What is Cushing's Syndrome? Edit

Cushing's syndrome is a collection of signs and symptoms due to prolonged exposure to cortisol.

Cushing syndrome is what happens when they body has been exposed to high levels of cortisol for and extended level of time or when the body makes an excess of cortisol. These high levels of cortisol are often from overuse of corticosteroid medications.    

How does Cushing's Syndrome Affect the Endocrine System? Edit

There are four ways that the syndrome can be caused through organs in the endocrine system. A pituitary adenoma secrets a large amount ACTH which stimulates the adrenal glands to make more cortisol.  A primary adrenal gland disease which causes the gland to secrete more cortisol than normal. An ectopic ACTH-secreting tumor can also cause more than normal cortisol levels in people which causes this disease. Very rarely Cushing syndrome can be genetic or from parents. All of these are based on the release of hormones which the Endocrine system is responsible for controlling. These causes flood the system with hormones which confuses the system.    

Signs and Symptoms Edit

Signs and symptoms may include: high blood pressure, abdominal obesity but with thin arms and legs, reddish stretch marks, a round red face, a fat lump between the shoulders, weak muscles, weak bones, acne, and fragile skin that heals poorly. Women may have more hair andirregular menstruation. Occasionally there may be changes in mood, headaches, and a chronic feeling of tiredness.

The most common symptoms of Cushing syndrome are weight gain and fatty tissue deposits, particularly around the midsection and upper back, in the face and between the shoulders. Pink or purple stretch marks on the skin of the abdomen, thighs, breasts and arms. Thinning, fragile skin that bruises easily. Slow healing of cuts, insect bites and infections and acne. Less common symptoms are, Fatigue, muscle weakness, depression, anxiety and irritability, loss of emotional control, cognitive difficulties, new or worsened high blood pressure, glucose intolerance that may lead to diabetes, headache, and bone loss, leading to fractures over time Women specific symptoms are irregular menstrual cycle and abnormal facial hair growth. Male specific symptoms are decreased libido and fertility and erectile dysfunction. 

Diagnosis Edit

Urine, blood and saliva tests are all common tests for Cushing syndrome. This is because hormone levels can be tested through these. The sample is sent to a lab and the hormone levels are analysed to determine the amount.

Treatment Edit

Most Cushing's syndrome cases are caused by corticosteroid medications (iatrogenic), such as those used for asthma, arthritis, and other inflammatory conditions. Consequently, most patients are effectively treated by carefully tapering off (and eventually stopping) the medication that causes the symptoms.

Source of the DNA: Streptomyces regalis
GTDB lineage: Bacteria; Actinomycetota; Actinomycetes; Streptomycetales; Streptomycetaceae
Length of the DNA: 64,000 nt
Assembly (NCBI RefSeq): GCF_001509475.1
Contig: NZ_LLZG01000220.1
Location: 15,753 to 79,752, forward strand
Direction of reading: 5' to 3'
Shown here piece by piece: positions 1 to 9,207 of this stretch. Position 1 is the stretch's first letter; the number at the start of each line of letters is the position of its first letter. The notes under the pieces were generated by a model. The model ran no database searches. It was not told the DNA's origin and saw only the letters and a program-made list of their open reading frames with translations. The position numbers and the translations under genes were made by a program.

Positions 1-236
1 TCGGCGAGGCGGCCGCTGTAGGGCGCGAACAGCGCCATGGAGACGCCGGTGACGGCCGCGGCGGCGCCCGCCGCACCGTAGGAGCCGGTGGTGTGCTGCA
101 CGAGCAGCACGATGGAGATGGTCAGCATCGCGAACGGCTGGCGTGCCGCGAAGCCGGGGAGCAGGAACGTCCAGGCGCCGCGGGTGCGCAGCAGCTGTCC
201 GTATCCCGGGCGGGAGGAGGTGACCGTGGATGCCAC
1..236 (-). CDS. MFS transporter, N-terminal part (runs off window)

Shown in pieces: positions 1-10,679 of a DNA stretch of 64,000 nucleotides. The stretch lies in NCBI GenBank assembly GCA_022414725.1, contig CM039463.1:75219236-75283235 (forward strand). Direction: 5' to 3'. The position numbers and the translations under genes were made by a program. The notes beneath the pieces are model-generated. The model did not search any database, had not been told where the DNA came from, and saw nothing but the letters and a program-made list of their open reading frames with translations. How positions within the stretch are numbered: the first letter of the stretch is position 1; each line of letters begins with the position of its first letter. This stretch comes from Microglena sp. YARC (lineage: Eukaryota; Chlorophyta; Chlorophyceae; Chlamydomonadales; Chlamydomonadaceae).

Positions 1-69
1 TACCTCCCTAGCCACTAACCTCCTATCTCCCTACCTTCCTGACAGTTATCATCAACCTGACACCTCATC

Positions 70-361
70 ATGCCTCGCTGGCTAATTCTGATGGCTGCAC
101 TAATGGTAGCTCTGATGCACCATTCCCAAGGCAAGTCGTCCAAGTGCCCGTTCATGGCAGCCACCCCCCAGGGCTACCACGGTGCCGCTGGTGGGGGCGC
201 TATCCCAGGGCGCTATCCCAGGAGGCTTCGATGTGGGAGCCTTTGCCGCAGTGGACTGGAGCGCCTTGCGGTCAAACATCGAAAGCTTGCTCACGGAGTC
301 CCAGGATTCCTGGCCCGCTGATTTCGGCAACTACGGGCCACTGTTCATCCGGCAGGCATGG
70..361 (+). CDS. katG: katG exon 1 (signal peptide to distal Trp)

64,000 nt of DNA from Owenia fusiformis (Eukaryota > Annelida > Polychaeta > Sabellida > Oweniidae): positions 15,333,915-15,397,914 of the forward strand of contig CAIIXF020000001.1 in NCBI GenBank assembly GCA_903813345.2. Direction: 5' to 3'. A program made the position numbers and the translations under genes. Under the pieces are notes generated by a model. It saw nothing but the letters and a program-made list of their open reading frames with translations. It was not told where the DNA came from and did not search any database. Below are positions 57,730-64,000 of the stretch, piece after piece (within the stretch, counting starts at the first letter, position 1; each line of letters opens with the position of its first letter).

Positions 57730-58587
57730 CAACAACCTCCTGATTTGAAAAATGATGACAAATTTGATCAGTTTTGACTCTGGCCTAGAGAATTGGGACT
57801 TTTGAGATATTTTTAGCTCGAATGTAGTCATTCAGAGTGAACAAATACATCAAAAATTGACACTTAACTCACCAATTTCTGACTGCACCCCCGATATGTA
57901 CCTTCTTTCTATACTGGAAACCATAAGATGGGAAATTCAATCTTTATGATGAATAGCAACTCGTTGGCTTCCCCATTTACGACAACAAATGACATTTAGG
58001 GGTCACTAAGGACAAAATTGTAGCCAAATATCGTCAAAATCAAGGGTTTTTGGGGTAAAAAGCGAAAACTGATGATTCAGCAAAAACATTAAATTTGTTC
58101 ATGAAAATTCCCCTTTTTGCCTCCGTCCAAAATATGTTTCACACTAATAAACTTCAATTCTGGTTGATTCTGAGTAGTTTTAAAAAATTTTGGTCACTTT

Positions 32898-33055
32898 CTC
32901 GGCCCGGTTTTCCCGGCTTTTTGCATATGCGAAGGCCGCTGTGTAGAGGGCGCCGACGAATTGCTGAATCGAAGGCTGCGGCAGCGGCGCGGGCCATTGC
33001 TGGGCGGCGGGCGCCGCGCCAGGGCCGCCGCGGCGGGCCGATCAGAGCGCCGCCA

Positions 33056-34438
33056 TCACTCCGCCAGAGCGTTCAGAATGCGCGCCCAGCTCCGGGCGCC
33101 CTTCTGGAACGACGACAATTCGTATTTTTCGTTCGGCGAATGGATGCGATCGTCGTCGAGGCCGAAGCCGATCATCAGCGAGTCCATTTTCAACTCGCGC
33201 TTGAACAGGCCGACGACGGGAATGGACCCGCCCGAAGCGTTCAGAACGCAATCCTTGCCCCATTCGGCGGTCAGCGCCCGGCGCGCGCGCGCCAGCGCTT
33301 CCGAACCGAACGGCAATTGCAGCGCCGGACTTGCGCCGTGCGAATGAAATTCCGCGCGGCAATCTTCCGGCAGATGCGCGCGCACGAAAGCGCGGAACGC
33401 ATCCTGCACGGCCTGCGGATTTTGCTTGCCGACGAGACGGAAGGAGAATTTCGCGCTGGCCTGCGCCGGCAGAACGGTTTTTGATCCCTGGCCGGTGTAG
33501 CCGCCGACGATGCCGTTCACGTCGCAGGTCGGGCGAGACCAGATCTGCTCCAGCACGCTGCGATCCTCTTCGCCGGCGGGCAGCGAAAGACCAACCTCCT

If an adrenal adenoma is identified, it may be removed by surgery. An ACTH-secreting corticotrophic pituitary adenoma should be removed after diagnosis. Regardless of the adenoma's location, most patients require steroid replacement postoperatively at least in the interim, as long-term suppression of pituitary ACTH and normal adrenal tissue does not recover immediately. Clearly, if both adrenals are removed, replacement with hydrocortisone or prednisolone is imperative.

In those patients not suited for or unwilling to undergo surgery, several drugs have been found to inhibit cortisol synthesis (e.g. ketoconazole, metyrapone) but they are of limited efficacy. Mifepristone is a powerful glucocorticoid type II receptor antagonist and, since it does not interfere with normal cortisol homeostatis type I receptor transmission, may be especially useful for treating the cognitive effects of Cushing's syndrome. However, the medication faces considerable controversy due to its use as anabortifacient. In February 2012, the FDA approved mifepristone to control high blood sugar levels (hyperglycemia) in adult patients who are not candidates for surgery, or who did not respond to prior surgery, with the warning that mifepristone should never be used by pregnant women.

Removal of the adrenals in the absence of a known tumor is occasionally performed to eliminate the production of excess cortisol. In some occasions, this removes negative feedback from a previously occult pituitary adenoma, which starts growing rapidly and produces extreme levels of ACTH, leading to hyperpigmentation. This clinical situation is known as Nelson's syndrome.

If the cause for Cushing syndrome is a tumor often time the tumor is surgically removed. Medicine wise there are drugs that reduce the amount of cortisol produced or they decrease cortisol’s effect to the body. These drugs are ketoconazole (Nizoral), mitotane (Lysodren) and metyrapone (Metopirone) and mifepristone (Korlym) for people with diabeties.